On Friday night, Vice President-Elect Mike Pence walked into the Richard Rodgers Theatre for a performance of Hamilton and was booed by the audience. These were the boos heard round the world, including by President-Elect Donald Trump, who tweeted multiple times about the incident, including this:
Our wonderful future V.P. Mike Pence was harassed last night at the theater by the cast of Hamilton, cameras blazing.This should not happen!
— Donald J. Trump (@realDonaldTrump) November 19, 2016
Of course, it wasn’t the cast who booed Pence; it was members of the audience. It wasn’t the only time Pence has been booed in public; the crowd at an Indiana baseball game reacted in a similar negative fashion when he appeared on the field this past summer.
As for the cast of Hamilton, at curtain call, African-American actor Brandon Victor Dixon, who plays Aaron Burr, read a statement, penned by the show’s author, Lin-Manuel Miranda, and its producer, Jeffrey Seller, that read in part:
We, sir, are the diverse America who are alarmed and anxious that your new administration will not protect us: our planet, our children, our parents, or defend us and uphold our inalienable rights, sir. But we truly hope this show has inspired you to uphold our American values and to work on behalf of all of us. All of us.
It was hardly harassment. From a cast filled with performers of all races and all sexual orientations, and led by Javier Muñoz (who is gay and HIV positive), it was a plea for tolerance. In the face of Pence, who has made anti-LGBTQ legislation a substantive part of his governorship in Indiana, and who serves a President Elect who a week prior had appointed Steve Bannon, a notorious editor with proud and open ties to white nationalists, to his cabinet.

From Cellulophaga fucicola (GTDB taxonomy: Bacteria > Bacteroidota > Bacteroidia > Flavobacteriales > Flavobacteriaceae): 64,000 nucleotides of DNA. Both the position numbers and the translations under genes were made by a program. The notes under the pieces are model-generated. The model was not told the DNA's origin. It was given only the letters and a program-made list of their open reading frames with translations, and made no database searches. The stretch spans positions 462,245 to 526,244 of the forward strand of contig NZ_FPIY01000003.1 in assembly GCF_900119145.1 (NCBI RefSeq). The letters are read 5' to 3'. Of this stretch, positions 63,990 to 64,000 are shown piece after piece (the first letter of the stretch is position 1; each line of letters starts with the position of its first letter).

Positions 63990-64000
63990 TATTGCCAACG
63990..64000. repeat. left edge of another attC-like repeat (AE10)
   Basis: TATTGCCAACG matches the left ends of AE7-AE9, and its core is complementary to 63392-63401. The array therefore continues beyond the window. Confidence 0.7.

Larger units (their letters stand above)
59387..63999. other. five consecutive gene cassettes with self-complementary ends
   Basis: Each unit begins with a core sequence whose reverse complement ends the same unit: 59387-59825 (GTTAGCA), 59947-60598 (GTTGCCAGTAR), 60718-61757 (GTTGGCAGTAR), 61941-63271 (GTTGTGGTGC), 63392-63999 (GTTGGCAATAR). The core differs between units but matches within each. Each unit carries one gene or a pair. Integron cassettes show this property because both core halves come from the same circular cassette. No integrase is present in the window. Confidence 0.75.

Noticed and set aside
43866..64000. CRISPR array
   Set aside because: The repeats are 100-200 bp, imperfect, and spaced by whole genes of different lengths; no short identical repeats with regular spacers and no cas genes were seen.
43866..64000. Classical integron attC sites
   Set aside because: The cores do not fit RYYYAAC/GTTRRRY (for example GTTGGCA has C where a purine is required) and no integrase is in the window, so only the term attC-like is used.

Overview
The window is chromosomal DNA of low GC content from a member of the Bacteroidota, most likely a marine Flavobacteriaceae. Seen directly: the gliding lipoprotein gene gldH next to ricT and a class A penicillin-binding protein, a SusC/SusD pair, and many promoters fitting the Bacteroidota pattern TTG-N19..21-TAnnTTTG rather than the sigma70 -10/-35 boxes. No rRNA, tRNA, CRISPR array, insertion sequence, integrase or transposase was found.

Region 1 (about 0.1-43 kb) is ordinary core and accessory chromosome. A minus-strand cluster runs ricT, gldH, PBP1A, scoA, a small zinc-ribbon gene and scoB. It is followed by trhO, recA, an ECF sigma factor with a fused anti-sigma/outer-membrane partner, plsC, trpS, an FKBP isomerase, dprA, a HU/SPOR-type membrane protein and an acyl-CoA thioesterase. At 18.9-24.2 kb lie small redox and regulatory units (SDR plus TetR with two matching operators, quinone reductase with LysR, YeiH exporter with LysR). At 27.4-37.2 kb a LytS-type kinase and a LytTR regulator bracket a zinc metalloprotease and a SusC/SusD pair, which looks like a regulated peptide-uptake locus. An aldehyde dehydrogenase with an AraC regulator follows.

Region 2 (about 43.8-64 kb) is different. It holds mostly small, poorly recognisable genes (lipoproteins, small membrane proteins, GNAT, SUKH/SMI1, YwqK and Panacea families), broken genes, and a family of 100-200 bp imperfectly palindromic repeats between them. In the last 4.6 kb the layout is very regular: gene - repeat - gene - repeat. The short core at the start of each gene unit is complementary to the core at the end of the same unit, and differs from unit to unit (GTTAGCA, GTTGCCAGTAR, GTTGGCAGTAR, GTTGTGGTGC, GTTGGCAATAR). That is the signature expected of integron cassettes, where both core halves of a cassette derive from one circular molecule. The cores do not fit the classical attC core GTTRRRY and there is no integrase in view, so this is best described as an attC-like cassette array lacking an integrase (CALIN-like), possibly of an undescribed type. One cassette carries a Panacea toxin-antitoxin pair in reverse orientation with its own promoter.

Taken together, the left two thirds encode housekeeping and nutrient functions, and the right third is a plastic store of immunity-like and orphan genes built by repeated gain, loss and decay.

And the speech from the Hamilton cast could not come at a better moment. Because the next day, 200 (mostly white and male) supporters of the “alt-right” met for a conference in Washington, D.C. where they cheered for the election of Trump with Nazi salutes, and these words were uttered by its leader Richard Spencer: “America was until this past generation a white country designed for ourselves and our posterity…It is our creation, it is our inheritance, and it belongs to us.” Trump has not condemned those words or the alt-right, white supremacists movement.
For me, the response of the Hamilton cast brought to mind a racist occurrence in Ashland, Ore., over the summer. Christiana Clark, an African-American actor with the Oregon Shakespeare Festival, was walking down the street when a white male stranger told her, “It’s still an Oregon law; I could kill a black person and be out of jail in a day and a half. Look it up.” A few days later, a death threat was leveled at another OSF company member of color. In response, the festival held a community gathering to discuss the incidents, and released a statement from its leadership that said, in part: